Today: Just as it was the major avenue for the American sector of the Faubourg Ste. Marie (now the CBD), it remains the primary Uptown route with homes, restaurants and bars, shops, universities, parks, and businesses. On this street, one can really see the diversity of New Orleans. You will see lawyers and businessmen wearing suits alongside service industry workers in chef shirts or serving aprons. People of all races, economic classes, and backgrounds can be seen along St. Charles Avenue.

St. Charles Avenue undergoes a traffic circle at Lee Circle. Named after Confederate General Robert E. Lee, Lee Circle remains a popular destination to catch parades. Notice the row of port-o-lets at the bottom of the picture.

St. Charles Avenue at Lee Circle. Named after Confederate General Robert E. Lee, Lee Circle remains a popular destination to catch parades. Notice the row of port-o-lets at the bottom of the picture.

From Canal Street to Calliope Street (near the Pontchartrain Expressway Overpass), the avenue is full of law firms, skyscrapers, hotels, banks, fine restaurants, and town parks (like Lafayette Square). It then curves all the way to the river, intersecting with Carrollton Avenue in the Riverbend section of Uptown. It passes Tulane and Loyola universities, Audubon Park, and countless bars and restaurants.

The St. Charles streetcar line is still a major mode of transportation for locals and tourists alike. On a nice Spring afternoon, the streetcars will be at capacity with riders enjoying the views of century-old live oaks and elegant homes (some Antebellum). Most American cities refer to these transportation cars as “trollies;” however, we call them “streetcars.” The green streetcar along the St. Charles route has become an iconic symbol of New Orleans. Children commonly have birthday parties aboard them.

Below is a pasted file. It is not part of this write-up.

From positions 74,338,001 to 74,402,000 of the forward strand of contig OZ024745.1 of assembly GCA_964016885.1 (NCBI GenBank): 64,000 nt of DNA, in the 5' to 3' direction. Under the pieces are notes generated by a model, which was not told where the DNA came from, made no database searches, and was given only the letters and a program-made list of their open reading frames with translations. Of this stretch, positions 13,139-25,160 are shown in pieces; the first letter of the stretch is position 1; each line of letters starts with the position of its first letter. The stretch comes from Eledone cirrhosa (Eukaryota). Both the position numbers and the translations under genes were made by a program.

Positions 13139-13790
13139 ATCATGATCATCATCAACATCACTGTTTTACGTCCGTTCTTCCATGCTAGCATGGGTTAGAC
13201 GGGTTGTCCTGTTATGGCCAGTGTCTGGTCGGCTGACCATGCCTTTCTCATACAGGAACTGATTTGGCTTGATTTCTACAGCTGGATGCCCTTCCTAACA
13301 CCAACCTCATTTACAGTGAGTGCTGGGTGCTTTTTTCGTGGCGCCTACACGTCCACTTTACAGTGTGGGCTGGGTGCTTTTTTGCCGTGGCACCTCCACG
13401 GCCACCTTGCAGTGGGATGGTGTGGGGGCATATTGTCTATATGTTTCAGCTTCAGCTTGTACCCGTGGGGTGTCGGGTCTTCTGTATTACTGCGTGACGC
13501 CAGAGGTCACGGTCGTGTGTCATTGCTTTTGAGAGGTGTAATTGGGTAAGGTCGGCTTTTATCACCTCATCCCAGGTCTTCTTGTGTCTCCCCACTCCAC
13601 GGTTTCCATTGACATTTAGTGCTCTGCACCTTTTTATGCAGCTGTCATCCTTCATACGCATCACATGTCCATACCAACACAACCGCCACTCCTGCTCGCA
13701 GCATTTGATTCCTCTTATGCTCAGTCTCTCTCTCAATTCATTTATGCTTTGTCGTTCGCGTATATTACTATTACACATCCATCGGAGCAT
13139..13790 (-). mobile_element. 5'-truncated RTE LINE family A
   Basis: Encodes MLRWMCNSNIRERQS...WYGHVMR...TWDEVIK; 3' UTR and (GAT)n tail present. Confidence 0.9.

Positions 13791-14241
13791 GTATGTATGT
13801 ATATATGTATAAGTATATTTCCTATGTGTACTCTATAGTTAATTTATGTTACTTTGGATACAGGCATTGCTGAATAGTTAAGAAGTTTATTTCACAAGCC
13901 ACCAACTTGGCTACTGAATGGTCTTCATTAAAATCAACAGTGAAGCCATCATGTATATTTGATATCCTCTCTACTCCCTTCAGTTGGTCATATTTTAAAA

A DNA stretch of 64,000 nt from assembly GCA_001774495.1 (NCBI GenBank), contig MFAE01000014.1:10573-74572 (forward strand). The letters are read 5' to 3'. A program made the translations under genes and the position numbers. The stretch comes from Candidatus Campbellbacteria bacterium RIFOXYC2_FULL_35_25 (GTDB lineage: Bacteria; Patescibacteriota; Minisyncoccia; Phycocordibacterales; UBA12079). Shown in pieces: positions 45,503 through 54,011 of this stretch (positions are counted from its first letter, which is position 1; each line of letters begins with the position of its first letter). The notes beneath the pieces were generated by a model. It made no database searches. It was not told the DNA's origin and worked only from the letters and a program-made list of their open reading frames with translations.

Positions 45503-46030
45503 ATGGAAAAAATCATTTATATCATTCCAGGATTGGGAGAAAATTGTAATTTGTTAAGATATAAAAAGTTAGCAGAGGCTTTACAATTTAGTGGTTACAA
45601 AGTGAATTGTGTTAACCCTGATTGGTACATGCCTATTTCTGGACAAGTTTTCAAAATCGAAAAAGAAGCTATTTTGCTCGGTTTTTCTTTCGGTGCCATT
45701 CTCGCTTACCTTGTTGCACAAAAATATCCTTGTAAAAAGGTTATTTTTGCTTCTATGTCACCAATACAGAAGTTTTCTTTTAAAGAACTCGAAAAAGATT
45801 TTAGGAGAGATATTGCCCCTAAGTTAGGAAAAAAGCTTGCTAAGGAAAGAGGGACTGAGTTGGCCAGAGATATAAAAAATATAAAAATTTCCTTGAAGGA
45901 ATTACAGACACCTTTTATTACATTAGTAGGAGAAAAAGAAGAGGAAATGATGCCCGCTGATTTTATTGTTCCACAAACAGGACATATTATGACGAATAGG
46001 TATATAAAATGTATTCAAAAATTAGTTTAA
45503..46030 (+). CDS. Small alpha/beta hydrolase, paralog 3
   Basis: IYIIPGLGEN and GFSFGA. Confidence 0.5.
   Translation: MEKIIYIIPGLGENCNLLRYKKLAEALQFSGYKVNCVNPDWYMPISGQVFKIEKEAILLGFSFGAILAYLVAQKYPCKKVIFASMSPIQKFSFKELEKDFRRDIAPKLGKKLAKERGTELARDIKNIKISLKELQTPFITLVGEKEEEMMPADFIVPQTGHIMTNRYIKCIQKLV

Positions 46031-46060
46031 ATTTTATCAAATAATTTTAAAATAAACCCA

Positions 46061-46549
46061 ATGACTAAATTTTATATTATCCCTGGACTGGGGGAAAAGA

Since carnival season is in full swing, it is also good to mention that St. Charles Avenue has become a standard route for most Mardi Gras parades due to its wide neutral ground (or median) that can accommodate large crowds. Though several krewes parade down St. Charles Avenue two weeks before Mardi Gras, the most popular parades lead up to Fat Tuesday. On Thursday night, Muses (a krewe exclusive to women) rolls. Bacchus (one of the few “super krewes”) rolls the Sunday before Mardi Gras and features a famous celebrity as the Grand Marshal each year. Orpheus runs on “Lundi Gras” (or the Monday before Mardi Gras), while the Zulu and Rex parades roll on Fat Tuesday. During carnival season, beads get caught in tree branches and power lines and decorate the avenue until the next carnival.

Clockwise from top left: Mardi Gras beads hanging year round in trees along parade routes; the Bigshot float in the Zulu Parade, seated ladders are a common site along St. Charles during Mardi Gras; the Buoef Gras float in the Rex parade.